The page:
15 October 20
Latest on La Niña from the Bureau of Meteorology: There is an increased risk of flooding this summer in the east and north of Australia as the La Niña makes its presence felt.
In the fortnight since La Niña was announced, there has been widespread rain and it looks like flooding is something we are going to have to get used to, according to the BOM's October to April outlook.
BOM senior climatologist Greg Browning said it would be a big change from last year.
"Certainly the concern for this season is for rainfall leading to potentially widespread and prolonged flooding."
The risk of flooding was particularly for the eastern two-thirds of the country, he added.
With the La Niña comes an added risk of tropical cyclones.
The outlook suggests a 66 per cent chance of more cyclones than average for the Australian region this season — and they are expected to form earlier than normal.
In a normal year there are between nine and 11 cyclones, with four crossing the coast. At least one cyclone has crossed the coast every year on record.
This year's above-average forecast bucks the trend of recent decades which saw an overall reduction in the number of cyclones in the region.
Only three years since 2000 had seen more than 11 cyclones and none since 2005, Mr Browning said.
"Certainly it looks like it's going to be more active than we've seen in recent years."
Cyclone season traditionally runs from November to the end of April, with the first landfall in early January — in La Niña years, however, the first cyclone typically crosses the coast in mid December.
With low overall numbers, predicting how many cyclones there will be in each region each year is difficult.
Mr Browning said the accuracy of cyclone outlooks varied, especially when you started looking at the sub-regions.
"We're talking about numbers of cyclones between two and five or seven a year, so quite a small number, that really decreases the accuracy."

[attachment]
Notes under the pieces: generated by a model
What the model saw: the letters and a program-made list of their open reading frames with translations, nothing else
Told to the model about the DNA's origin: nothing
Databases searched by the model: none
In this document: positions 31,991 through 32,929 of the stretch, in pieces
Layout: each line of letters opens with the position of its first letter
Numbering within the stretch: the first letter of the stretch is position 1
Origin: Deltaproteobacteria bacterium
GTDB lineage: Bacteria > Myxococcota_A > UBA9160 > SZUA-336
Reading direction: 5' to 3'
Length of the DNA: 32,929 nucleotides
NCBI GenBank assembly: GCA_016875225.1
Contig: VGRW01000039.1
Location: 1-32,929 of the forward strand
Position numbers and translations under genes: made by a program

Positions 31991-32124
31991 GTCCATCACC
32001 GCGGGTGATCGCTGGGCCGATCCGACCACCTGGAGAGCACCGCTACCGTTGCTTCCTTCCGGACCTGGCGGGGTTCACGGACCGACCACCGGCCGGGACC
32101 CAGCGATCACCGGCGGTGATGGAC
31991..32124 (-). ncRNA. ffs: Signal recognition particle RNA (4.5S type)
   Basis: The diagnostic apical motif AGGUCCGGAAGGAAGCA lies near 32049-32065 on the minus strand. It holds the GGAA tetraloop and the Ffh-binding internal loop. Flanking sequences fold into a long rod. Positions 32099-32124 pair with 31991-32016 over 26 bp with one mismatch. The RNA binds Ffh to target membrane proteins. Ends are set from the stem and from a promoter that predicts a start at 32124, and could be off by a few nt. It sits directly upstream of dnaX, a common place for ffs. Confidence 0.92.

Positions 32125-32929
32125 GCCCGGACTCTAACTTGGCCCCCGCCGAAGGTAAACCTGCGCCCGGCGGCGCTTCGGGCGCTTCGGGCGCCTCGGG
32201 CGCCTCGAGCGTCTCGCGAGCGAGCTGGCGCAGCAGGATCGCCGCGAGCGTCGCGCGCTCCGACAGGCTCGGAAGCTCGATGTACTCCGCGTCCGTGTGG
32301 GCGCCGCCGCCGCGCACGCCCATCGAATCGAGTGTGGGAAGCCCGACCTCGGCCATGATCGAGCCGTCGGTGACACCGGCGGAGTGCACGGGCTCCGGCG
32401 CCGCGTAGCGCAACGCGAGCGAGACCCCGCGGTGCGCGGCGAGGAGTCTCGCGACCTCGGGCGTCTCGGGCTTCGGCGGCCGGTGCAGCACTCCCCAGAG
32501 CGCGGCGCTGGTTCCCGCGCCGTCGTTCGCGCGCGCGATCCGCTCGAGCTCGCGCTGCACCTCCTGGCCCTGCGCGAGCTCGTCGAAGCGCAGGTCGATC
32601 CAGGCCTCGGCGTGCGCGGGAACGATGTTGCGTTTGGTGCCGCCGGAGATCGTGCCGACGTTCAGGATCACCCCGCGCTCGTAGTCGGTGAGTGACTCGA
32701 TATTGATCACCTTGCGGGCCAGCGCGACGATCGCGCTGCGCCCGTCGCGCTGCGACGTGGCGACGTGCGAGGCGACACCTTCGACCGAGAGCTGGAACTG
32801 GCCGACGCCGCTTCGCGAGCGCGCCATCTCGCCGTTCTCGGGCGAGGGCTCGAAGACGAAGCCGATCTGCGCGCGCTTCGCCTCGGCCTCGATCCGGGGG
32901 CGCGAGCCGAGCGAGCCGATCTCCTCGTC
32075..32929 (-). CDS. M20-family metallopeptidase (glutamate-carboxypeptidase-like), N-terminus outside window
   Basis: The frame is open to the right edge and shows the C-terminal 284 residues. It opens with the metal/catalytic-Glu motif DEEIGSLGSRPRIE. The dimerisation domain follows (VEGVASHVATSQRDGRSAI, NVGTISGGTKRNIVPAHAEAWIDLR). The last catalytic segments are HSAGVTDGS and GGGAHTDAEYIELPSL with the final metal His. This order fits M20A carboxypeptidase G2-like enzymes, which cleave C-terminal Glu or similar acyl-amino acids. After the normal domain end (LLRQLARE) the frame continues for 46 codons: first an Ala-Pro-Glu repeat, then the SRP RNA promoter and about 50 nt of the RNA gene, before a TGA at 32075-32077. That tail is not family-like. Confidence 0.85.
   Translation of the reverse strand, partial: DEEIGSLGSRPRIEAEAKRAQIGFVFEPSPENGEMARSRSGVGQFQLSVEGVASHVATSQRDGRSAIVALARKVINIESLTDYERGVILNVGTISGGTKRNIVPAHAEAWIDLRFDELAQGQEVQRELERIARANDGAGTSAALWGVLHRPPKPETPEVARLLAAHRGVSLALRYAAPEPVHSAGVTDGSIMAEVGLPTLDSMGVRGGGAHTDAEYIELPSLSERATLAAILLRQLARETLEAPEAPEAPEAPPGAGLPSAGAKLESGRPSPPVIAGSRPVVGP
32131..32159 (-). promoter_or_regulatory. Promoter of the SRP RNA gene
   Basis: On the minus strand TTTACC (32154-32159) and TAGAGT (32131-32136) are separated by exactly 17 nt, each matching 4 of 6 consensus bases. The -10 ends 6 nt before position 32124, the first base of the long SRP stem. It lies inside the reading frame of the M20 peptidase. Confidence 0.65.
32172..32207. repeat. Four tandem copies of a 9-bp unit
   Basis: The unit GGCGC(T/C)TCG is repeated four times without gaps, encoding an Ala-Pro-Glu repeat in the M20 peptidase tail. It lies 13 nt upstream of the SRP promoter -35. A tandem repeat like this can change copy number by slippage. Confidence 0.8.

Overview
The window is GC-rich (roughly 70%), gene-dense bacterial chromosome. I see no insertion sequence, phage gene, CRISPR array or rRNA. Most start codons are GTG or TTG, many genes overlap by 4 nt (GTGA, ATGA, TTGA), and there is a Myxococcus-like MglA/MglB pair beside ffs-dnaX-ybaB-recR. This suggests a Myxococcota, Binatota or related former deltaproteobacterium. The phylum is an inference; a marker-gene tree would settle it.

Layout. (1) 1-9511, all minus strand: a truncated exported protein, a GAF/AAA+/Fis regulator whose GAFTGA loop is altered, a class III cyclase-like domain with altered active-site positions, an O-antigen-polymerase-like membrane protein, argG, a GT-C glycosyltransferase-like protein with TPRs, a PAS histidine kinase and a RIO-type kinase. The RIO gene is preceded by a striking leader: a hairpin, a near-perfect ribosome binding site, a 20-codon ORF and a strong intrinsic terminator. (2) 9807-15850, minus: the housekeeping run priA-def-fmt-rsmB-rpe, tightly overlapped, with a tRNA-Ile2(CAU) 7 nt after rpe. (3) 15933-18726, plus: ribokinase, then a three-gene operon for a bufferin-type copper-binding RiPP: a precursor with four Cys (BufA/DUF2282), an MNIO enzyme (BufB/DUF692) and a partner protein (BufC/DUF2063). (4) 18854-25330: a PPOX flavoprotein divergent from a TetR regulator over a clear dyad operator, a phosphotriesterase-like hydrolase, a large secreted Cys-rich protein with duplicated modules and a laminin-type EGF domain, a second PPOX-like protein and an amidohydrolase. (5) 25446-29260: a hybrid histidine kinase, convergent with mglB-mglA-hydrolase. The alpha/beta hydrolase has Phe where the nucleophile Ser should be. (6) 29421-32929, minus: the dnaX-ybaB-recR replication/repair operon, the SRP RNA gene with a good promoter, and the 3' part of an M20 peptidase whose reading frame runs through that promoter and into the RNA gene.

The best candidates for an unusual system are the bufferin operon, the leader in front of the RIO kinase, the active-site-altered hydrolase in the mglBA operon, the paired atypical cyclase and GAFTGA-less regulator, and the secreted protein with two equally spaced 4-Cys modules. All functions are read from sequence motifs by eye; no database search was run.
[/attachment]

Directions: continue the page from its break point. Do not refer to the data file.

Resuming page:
He said sub-region accuracy ranged from very low to moderate, but this improved when all sub-regions were combined.
"But as far as the overall number for the Australian region, we can say with some confidence that our outlooks have accuracy."
At least it is looking better than last year, with a normal fire risk in most states and territories.
But it is still a bit of a mixed bag according to Mr Browning.
Parts of Victoria and New South Wales have seen good rain in recent months, but other places like Queensland and south-west Western Australia have seen pretty dry conditions over that time.
"So while the rainfall outlook suggests that they will see a lot of rain over the next few months, until the rain starts to come in and wets the environment and increases the soil moisture, they will be prone to above-average fire risk," Mr Browning said.
Even the regions to see rain during winter are not completely off the hook.
"Southern Australia is one of the most fire-prone environments in the world," Mr Browning said.
To add literal fuel to the fire, he said La Niña's influence often started to wane as we moved into the second half of summer, which could result in the new growth driven by the early rain drying out and increasing the grassfire risk at the end of summer.
So there will be fires around, but hopefully the climate conditions are more favourable towards rainfall than dry conditions, making it less likely we will see the long campaign fires we saw last year, according to Mr Browning.
La Niña is usually associated with cooler temperatures than its counterpart El Nino, but that doesn't mean heatwaves can be ruled out this season.
Mr Browning said La Niñas brought a different type of heatwave, with less single hot days but rather extended heatwaves of moderate intensity.
Then there's the humidity.
"You combine the heat over an extended period of time, plus that humidity, it can lead to significant health risks," Mr Browning said.
Keep up to date with warnings this season on the ABC Emergency website, Facebook or radio and please heed the advice of your local emergency services.
- AUTHOR: KATE DOYLE